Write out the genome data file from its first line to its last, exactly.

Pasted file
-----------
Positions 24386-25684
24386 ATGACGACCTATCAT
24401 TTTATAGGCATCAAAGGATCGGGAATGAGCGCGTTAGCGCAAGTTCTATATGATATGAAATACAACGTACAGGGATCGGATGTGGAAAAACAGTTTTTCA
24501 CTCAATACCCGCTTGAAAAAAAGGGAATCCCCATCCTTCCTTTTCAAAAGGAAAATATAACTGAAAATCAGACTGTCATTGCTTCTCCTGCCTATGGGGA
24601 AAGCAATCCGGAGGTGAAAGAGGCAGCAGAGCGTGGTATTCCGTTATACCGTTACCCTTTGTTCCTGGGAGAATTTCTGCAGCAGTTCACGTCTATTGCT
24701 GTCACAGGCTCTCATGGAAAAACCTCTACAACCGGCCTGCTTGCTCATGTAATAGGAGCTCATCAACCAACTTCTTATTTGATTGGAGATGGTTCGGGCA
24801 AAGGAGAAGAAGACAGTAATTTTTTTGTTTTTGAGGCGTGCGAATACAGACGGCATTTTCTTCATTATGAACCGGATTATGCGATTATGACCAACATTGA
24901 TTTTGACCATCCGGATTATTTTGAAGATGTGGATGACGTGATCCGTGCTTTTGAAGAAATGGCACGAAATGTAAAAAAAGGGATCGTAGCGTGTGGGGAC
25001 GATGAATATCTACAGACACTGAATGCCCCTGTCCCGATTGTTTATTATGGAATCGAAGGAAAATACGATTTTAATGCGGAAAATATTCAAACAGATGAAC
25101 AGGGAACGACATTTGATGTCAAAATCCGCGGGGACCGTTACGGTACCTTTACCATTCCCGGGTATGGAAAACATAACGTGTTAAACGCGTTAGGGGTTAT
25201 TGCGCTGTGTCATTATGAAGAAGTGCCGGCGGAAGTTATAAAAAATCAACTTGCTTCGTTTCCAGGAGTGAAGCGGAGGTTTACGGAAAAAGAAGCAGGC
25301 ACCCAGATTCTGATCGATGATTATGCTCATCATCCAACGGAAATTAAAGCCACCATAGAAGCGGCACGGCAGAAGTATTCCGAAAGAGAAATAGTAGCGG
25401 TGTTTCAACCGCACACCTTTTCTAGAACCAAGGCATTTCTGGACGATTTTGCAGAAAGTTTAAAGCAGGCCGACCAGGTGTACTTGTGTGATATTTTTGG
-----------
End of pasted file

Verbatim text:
Positions 24386-25684
24386 ATGACGACCTATCAT
24401 TTTATAGGCATCAAAGGATCGGGAATGAGCGCGTTAGCGCAAGTTCTATATGATATGAAATACAACGTACAGGGATCGGATGTGGAAAAACAGTTTTTCA
24501 CTCAATACCCGCTTGAAAAAAAGGGAATCCCCATCCTTCCTTTTCAAAAGGAAAATATAACTGAAAATCAGACTGTCATTGCTTCTCCTGCCTATGGGGA
24601 AAGCAATCCGGAGGTGAAAGAGGCAGCAGAGCGTGGTATTCCGTTATACCGTTACCCTTTGTTCCTGGGAGAATTTCTGCAGCAGTTCACGTCTATTGCT
24701 GTCACAGGCTCTCATGGAAAAACCTCTACAACCGGCCTGCTTGCTCATGTAATAGGAGCTCATCAACCAACTTCTTATTTGATTGGAGATGGTTCGGGCA
24801 AAGGAGAAGAAGACAGTAATTTTTTTGTTTTTGAGGCGTGCGAATACAGACGGCATTTTCTTCATTATGAACCGGATTATGCGATTATGACCAACATTGA
24901 TTTTGACCATCCGGATTATTTTGAAGATGTGGATGACGTGATCCGTGCTTTTGAAGAAATGGCACGAAATGTAAAAAAAGGGATCGTAGCGTGTGGGGAC
25001 GATGAATATCTACAGACACTGAATGCCCCTGTCCCGATTGTTTATTATGGAATCGAAGGAAAATACGATTTTAATGCGGAAAATATTCAAACAGATGAAC
25101 AGGGAACGACATTTGATGTCAAAATCCGCGGGGACCGTTACGGTACCTTTACCATTCCCGGGTATGGAAAACATAACGTGTTAAACGCGTTAGGGGTTAT
25201 TGCGCTGTGTCATTATGAAGAAGTGCCGGCGGAAGTTATAAAAAATCAACTTGCTTCGTTTCCAGGAGTGAAGCGGAGGTTTACGGAAAAAGAAGCAGGC
25301 ACCCAGATTCTGATCGATGATTATGCTCATCATCCAACGGAAATTAAAGCCACCATAGAAGCGGCACGGCAGAAGTATTCCGAAAGAGAAATAGTAGCGG
25401 TGTTTCAACCGCACACCTTTTCTAGAACCAAGGCATTTCTGGACGATTTTGCAGAAAGTTTAAAGCAGGCCGACCAGGTGTACTTGTGTGATATTTTTGG